Top Chef Guys Struggle With Life in the Wild

Community Board 3 might seem entirely uncompromising when it comes to halting area bar sprawl, especially along Ludlow Street, where 21 existing venues between Houston and Delancey streets already sell alcohol.

But what about the unflinching perfectionist tendencies of a celebrity chef?

And, more to the point, why even bother with the likes of Mr. Martin and Mr. Talbot, however delicious their concoctions and buzzy their reputations? According to the 2007 Zagat Survey, a scant 21 percent of New Yorkers seek out restaurants with celebrity chefs. Yet restaurant owners still choose to stock their kitchens with big-name cachet .

According to Mr. Martin, ego had nothing to do with his split. “I’m not trying to be some diva celebrity or any of that bullshit,” he said. “All I want to do is make great food and make people happy. And I need to be in an environment where I can do that. Unfortunately, this venue, there were too many things that I was worried about.”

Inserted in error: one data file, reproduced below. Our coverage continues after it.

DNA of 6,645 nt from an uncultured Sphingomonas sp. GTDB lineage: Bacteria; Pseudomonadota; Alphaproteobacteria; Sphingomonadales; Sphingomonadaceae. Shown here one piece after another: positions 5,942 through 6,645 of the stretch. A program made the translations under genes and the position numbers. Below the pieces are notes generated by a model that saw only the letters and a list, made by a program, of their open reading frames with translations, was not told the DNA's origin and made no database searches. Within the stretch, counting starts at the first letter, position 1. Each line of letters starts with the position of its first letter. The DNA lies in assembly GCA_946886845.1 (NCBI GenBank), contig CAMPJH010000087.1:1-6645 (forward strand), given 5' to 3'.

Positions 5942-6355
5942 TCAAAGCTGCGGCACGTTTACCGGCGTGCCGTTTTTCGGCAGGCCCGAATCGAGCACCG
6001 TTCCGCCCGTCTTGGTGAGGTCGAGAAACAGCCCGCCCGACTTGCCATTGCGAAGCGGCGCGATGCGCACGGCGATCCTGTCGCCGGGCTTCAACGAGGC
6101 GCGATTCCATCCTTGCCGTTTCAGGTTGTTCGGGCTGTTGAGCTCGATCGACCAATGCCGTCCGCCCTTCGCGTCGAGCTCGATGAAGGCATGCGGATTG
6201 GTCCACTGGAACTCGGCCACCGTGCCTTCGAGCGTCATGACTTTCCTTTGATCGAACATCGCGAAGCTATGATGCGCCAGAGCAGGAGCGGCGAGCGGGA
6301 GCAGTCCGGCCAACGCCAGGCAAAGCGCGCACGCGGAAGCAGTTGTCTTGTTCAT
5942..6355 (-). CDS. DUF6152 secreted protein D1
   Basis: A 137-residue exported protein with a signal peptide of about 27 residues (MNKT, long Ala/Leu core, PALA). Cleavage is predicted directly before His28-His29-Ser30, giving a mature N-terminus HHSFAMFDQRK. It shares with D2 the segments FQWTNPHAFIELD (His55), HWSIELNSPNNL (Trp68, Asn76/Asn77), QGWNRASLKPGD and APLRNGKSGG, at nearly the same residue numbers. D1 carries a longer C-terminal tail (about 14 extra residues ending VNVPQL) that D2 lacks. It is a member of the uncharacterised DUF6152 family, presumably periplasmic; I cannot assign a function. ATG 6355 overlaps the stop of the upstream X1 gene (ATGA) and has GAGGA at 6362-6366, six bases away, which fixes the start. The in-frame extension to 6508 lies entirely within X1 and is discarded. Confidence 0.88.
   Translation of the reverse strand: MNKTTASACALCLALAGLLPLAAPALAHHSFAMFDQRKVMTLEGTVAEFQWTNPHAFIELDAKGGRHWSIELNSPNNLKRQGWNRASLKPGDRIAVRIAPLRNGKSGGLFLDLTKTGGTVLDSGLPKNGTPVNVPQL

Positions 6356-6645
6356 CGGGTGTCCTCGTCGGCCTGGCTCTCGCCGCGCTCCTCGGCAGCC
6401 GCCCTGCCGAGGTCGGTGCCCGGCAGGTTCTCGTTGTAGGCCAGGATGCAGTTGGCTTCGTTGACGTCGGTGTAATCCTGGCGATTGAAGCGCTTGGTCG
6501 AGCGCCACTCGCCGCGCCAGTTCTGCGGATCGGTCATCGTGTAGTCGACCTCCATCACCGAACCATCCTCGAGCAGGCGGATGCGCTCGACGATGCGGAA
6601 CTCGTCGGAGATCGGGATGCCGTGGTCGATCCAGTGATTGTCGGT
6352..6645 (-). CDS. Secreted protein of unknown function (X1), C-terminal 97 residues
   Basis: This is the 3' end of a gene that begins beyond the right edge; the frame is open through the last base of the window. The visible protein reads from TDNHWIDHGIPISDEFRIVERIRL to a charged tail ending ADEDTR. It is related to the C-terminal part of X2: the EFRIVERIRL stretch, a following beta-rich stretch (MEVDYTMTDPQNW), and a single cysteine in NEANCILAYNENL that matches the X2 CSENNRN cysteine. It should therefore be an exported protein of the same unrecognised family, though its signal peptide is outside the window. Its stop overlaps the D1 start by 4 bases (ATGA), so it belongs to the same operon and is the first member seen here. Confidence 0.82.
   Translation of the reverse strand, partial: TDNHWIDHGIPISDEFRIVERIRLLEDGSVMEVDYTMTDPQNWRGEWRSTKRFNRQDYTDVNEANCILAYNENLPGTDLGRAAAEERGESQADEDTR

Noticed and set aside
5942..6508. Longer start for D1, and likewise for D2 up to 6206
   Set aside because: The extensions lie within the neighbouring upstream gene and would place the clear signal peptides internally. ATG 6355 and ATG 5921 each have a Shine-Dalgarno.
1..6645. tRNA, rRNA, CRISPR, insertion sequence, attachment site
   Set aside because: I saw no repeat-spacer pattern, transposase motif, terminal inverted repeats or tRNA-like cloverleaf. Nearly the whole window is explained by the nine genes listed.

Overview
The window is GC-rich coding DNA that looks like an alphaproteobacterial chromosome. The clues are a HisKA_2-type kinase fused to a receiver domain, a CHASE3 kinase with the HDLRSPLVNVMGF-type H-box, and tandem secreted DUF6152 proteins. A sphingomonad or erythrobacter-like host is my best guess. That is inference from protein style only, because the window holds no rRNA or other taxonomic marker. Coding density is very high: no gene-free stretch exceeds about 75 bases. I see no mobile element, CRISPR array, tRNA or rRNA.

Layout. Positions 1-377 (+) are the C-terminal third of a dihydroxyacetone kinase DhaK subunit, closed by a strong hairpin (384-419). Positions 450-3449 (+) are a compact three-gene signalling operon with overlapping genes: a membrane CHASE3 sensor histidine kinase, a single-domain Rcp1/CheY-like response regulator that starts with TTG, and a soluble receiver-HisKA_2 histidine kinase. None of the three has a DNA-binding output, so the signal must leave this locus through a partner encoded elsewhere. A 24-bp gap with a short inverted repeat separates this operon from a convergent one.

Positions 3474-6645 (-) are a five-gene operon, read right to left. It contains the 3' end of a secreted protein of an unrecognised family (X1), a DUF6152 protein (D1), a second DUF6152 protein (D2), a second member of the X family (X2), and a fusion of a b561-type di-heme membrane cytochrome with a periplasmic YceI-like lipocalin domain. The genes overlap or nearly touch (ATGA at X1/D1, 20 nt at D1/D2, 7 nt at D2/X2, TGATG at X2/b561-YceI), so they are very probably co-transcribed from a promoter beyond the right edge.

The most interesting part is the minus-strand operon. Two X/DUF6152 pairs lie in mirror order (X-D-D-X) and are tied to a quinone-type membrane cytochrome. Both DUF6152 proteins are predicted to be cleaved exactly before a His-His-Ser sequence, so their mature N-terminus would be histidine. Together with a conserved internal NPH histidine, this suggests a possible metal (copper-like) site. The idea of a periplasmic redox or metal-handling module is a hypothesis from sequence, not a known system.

Mr. Martin politely declined to mention specifics. Perhaps he was worried about his own reputation. Prior to Mr. Martin’s arrival, the restaurant became embroiled in controversy, besieged with litigation from neighborhood activists seeking to block its liquor license. The feud was particularly nasty, with charges of racism and of intimidation tactics.

Financing might have been another issue. After a Manhattan Supreme Court judge initially invalidated their license, Lola owners Tom and Gayle Patrick-Odeen initially lost all their investors. Court appeals and construction costs further added to the high start-up costs. The threat of further litigation still looms over the yet-unopened eatery.

“I just saw too many things that I couldn’t control,” Mr. Martin said.

As both Mr. Martin and Mr. Talbot now pursue other projects, maybe they should follow the advice of fellow Top Chef alumnus Harold Dieterle, who recently opened Perilla restaurant in Greenwich Village: Be your own boss.

“We aren’t relying on anyone else,” said Mr. Dieterle, who partnered with investor Alicia Nosenzo in launching the restaurant.

“It took me over a year of personally being unemployed to raise all the capital and find the location,” the show’s $100,000 grand-prize winner said.

Being on TV “certainly got my foot in the front door,” Mr. Dieterle added, “but that is about it.”